China’s PMI data shows a slowdown in manufacturing activity in August. Based on both the Caixin/Markit and official August PMI readings, China’s manufacturing sector is performing below its five-year average (Chart 4). While stock of raw materials and suppliers’ delivery times remain close to their five-year averages, all other components of the official PMI are below.

Markets Respond to Renminbi Depreciation

Fears of a slowdown in China were worsened by the People’s Bank of China (PBoC)’s interventions to depreciate the renminbi, cut interest rates and lower reserve requirements during the summer, causing stock market volatility both in China and abroad. The renminbi fell 3 percent in August, its largest depreciation in 20 years (Chart 5). The currency switched from a peg to the U.S. dollar to a 0.5 percent managed float in June 2010. The PBoC widened the trading band to 1 percent in 2012 and, subsequently, to 2 percent in 2014. On Aug. 11, the PBoC announced changes to the way it sets the renminbi’s midpoint, basing it on the previous day’s closing value as opposed to an average of quotes submitted to the PBoC.

The Aug. 11 depreciation amplified volatility in financial markets as investors questioned if it was an attempt to stimulate the Chinese economy and boost exports. Following the sharp movement in the exchange rate, the CSI 300 index of large Chinese companies saw a large drop after the Chinese stock market had already fallen markedly in June. Chinese authorities’ mixed messages in conveying a plan for the future path of the economy further added to the increased volatility in the foreign exchange and stock markets, and other countries’ stock markets experienced higher volatility as well (Chart 6).

Uncertainty Remains a Headwind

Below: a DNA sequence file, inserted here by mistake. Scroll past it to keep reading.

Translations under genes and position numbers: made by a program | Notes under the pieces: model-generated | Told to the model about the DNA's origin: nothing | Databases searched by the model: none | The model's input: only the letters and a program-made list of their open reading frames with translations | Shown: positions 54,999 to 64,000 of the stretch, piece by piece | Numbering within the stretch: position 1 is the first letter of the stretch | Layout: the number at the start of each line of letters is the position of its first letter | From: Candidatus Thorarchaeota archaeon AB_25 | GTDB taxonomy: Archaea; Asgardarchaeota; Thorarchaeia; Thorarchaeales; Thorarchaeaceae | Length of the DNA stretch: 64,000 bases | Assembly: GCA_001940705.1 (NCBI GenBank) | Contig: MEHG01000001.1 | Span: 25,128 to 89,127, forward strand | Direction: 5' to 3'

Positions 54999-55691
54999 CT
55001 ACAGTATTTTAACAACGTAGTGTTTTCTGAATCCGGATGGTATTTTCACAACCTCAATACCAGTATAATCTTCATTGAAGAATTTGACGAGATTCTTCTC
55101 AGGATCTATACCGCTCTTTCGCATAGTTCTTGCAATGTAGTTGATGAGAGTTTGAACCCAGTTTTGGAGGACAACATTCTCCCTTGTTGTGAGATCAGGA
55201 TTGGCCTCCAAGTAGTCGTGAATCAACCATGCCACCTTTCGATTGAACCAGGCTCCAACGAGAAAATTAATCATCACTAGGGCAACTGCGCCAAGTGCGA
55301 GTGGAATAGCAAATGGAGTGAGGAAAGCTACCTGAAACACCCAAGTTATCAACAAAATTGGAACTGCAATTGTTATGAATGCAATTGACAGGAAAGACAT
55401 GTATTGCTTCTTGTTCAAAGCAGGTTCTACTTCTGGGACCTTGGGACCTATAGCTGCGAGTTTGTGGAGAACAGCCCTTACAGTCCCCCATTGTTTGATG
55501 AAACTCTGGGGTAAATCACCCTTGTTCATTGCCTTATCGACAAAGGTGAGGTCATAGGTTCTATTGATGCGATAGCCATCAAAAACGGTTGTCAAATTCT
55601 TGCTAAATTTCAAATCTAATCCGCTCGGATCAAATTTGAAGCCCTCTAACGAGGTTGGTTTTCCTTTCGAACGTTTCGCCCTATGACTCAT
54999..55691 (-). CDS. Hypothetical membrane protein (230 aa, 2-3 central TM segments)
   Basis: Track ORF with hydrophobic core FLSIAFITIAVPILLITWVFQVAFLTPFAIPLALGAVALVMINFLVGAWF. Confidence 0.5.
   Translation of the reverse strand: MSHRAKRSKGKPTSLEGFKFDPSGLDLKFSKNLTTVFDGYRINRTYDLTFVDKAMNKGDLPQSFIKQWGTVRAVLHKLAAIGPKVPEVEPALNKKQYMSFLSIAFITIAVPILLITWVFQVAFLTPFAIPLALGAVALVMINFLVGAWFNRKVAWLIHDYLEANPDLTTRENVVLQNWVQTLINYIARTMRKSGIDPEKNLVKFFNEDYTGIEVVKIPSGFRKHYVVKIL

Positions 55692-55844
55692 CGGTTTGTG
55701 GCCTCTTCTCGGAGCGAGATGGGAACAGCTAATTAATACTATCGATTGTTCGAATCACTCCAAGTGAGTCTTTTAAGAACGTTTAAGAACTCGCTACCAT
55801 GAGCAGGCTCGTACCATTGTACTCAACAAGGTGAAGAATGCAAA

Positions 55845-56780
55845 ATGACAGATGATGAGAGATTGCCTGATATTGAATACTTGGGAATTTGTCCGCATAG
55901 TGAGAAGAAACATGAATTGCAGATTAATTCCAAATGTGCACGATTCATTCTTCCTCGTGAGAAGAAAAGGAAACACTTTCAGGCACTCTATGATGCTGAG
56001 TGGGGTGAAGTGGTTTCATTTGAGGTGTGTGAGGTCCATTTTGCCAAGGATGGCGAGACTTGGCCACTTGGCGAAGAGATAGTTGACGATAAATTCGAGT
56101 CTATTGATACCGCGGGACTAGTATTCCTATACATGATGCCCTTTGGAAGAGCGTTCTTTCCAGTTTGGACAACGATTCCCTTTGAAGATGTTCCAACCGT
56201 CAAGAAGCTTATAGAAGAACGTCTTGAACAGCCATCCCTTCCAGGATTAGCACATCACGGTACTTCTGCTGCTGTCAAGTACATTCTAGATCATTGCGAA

Global output growth is expected to increase, although uncertainty surrounding the divergence in monetary policy of the world’s largest central banks and volatility in financial markets reflecting worries over China’s slowdown remain headwinds.

—Valerie Grossman


  1. Numbers for world and advanced aggregates exclude the United States. GDP, CPI and PPI data for aggregates—world (ex. U.S.), advanced (ex. U.S.) and emerging—come from a representative sample of 40 of the largest economies, ranked by their importance as U.S. trading partners. See “A New Database of Global Economic Indicators,” by Valerie Grossman, Adrienne Mack and Enrique Martínez-García, Journal of Economic and Social Measurement, vol. 39, no. 3, 2014, pp. 163–97. For the methodology used for dating global cycles, see “A Contribution to the Chronology of Turning Points in Global Economic Activity (1980–2012),” also by Grossman, Mack and Martínez-García, forthcoming in Journal of Macroeconomics. A working paper version of this article appeared as Globalization and Monetary Policy Institute Working Paper no. 169, January 2014.
About the Author

Grossman is a research analyst in the Globalization and Monetary Policy Institute at the Federal Reserve Bank of Dallas.